It’s been eighteen months or so since the last Unseen Influences. What better way to expand on the series than to take it beyond Games Workshop’s fictional universes and into the realms of Dungeons and Dragons, the original fantasy game? More specifically, Advanced Dungeons and Dragons (first edition), and the dark elves.
The drow elves are iconic D&D. At first glance they seem to be a wild and strange creative burst on Gary Gygax’s behalf – bearing little resemblance to the Tolkienian elves that are the D&D mainstay. From their first appearance in the Monster Manual they were intriguing. Then Fiend Folio elaborated on that sparse description and really set the tone for these much-loved villains.
Later, the author R.A. Salvatore was able to spin the vicious subterranean elves into a series of best-selling novels. Partly due to this, in the 90s there was an explosion of interest in the drow, including a special sourcebook for the Forgotten Realms, various modules and adventure campaigns. Not to mention the misunderstood, angsty and maligned drow PCs who popped up in gaming groups all over the world – one of which was my own horribly evil drow wizard, Maladras. Although he was not so much misunderstood as justifiably hated and feared…
Gygax was light on providing non-generic content for his original game, so monsters like the drow elves really stood out as different from the goblins, dragons, pixies and other creatures absorbed from mythology. They are today regarded as one of Gygax’s most enduring and original legacies. The Wikipedia entry for them goes so far as to claim that “except for the basic concept of “dark elves”, everything else about the Dungeons & Dragon (sic) drow was invented by Gary Gygax.” But are the drow as original as they seem?
In fact, they are a mish-mash of many influences, some of which you can find out about on Wikipedia. But most of all I think they bear a strong resemblance to the Black Martians, the ‘First Born’, in Edgar Rice Burroughs’ classic 1918 novel The Gods of Mars. Here are some notable similarities and a faint resonance:
- The First Born and the drow both live deep underground, coming to the surface only to raid and take slaves. Both are regarded as semi-mythological by surface dwellers.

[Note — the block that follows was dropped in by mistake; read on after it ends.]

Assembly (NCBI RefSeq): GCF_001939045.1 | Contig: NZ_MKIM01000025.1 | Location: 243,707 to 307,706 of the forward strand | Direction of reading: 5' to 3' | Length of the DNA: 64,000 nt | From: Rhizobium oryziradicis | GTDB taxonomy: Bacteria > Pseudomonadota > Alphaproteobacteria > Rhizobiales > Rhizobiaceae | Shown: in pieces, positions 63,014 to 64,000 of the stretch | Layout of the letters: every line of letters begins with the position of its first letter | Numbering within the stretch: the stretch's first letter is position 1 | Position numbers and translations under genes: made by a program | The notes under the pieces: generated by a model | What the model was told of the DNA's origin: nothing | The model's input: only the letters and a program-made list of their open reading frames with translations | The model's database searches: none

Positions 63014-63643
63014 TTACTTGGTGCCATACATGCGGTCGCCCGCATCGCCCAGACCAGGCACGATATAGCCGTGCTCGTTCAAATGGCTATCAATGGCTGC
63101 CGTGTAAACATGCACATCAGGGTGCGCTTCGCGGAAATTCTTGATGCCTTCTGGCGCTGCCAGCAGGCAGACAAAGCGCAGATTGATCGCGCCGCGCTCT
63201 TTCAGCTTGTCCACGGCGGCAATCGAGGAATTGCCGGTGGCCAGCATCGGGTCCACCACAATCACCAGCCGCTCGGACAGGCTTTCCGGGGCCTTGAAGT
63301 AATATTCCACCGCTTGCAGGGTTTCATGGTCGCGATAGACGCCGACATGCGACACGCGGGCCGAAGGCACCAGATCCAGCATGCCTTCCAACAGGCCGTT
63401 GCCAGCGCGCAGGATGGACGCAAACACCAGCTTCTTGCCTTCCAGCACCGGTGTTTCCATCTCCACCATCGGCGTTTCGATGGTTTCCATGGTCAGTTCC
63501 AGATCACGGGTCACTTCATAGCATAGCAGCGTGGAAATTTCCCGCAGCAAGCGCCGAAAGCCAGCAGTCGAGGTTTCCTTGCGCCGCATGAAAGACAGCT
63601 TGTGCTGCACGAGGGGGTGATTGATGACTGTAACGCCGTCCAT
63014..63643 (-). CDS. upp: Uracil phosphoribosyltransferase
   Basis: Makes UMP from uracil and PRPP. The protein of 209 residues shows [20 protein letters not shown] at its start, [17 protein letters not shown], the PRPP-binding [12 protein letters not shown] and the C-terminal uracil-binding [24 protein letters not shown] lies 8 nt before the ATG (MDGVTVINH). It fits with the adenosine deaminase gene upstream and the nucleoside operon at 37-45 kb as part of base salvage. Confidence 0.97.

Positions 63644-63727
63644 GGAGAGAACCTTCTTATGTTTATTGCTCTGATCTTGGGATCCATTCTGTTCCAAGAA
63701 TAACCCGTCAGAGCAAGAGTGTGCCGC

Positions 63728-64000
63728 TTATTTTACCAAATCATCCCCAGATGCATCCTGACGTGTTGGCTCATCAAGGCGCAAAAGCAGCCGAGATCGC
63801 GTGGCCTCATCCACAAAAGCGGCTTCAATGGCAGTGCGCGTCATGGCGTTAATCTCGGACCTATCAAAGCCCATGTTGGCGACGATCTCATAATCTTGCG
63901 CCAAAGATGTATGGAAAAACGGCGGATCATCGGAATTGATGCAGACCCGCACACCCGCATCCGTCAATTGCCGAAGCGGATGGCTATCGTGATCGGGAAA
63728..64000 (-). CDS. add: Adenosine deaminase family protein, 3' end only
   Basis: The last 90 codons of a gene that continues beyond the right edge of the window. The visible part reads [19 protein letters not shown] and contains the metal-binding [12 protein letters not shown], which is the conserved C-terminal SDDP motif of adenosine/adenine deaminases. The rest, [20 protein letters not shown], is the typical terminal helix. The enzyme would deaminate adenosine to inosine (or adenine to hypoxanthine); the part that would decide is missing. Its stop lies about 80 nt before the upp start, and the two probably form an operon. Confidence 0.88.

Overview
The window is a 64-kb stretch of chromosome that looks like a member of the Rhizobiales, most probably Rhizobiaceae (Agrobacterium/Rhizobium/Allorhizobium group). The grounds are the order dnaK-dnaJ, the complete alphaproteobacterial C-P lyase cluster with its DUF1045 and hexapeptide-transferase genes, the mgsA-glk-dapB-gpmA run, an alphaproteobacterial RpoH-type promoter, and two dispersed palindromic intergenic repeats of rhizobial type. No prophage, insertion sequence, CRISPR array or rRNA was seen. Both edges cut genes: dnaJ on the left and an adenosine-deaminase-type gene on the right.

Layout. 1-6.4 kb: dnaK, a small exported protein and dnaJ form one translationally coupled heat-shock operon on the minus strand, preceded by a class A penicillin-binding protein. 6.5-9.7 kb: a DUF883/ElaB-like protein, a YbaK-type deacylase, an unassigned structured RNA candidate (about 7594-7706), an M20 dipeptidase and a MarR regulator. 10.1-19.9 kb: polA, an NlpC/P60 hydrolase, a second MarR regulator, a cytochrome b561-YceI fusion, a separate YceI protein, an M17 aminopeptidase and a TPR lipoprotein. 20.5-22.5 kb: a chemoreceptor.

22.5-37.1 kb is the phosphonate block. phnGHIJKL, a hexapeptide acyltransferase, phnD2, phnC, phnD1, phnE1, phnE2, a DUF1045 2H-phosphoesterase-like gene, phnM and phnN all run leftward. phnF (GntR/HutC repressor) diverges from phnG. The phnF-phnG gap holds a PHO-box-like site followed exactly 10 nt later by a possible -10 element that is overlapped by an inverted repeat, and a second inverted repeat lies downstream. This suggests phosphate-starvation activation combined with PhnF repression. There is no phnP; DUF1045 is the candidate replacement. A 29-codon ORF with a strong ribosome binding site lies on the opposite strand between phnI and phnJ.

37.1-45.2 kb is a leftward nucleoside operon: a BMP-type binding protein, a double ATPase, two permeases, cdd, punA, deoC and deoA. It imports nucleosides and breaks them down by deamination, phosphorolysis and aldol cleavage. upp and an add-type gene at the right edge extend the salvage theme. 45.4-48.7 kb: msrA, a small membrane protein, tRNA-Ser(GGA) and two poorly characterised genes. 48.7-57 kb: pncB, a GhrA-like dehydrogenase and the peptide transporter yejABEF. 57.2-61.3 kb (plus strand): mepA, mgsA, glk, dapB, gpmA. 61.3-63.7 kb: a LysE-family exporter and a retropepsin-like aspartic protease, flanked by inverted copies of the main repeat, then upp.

- Both have black skin, but are depicted and described as specifically non-African in features. Compare also the Salamander space marines. I won’t go into the strange ramifications of this trope for race-politics!
- Both are violent, domineering, arrogant, lazy and inventively cruel.
- Both the First Born and the drow are long-lived matriarchal societies of slave owners, ruled by a single vicious goddess (mortal in the case of the First Born, as it turns out). This goddess demands Darwinian conflict from her followers and the sacrifice of slaves for her amusement.
- The goddess of the drow, Lolth (or Lloth if you are from Menzoberranzan), is a spider deity. The First Born use a complicated ruse to lure the Therns, the White Martians, into their clutches to be enslaved and eaten. Just like a spider and a fly…
Given that Burroughs’ John Carter stories are classics of early American science fiction, I think you’d have to show me some pretty compelling evidence to claim that Gygax had not read them. It’s unlikely that we can ever know for sure if the influence was intentional or unconscious, but I like to think Gygax wanted to give a nod to ERB’s action-packed and imaginative Martian Tales. A nod that no-one seemed to notice.
There are, as I mentioned, other influences that make up the interesting pastiche that is the drow elves. The First Born are simply a major one, and one that is not normally acknowledged. Feel free to point out others in the comments below, as well as any other drow-related musings you may have!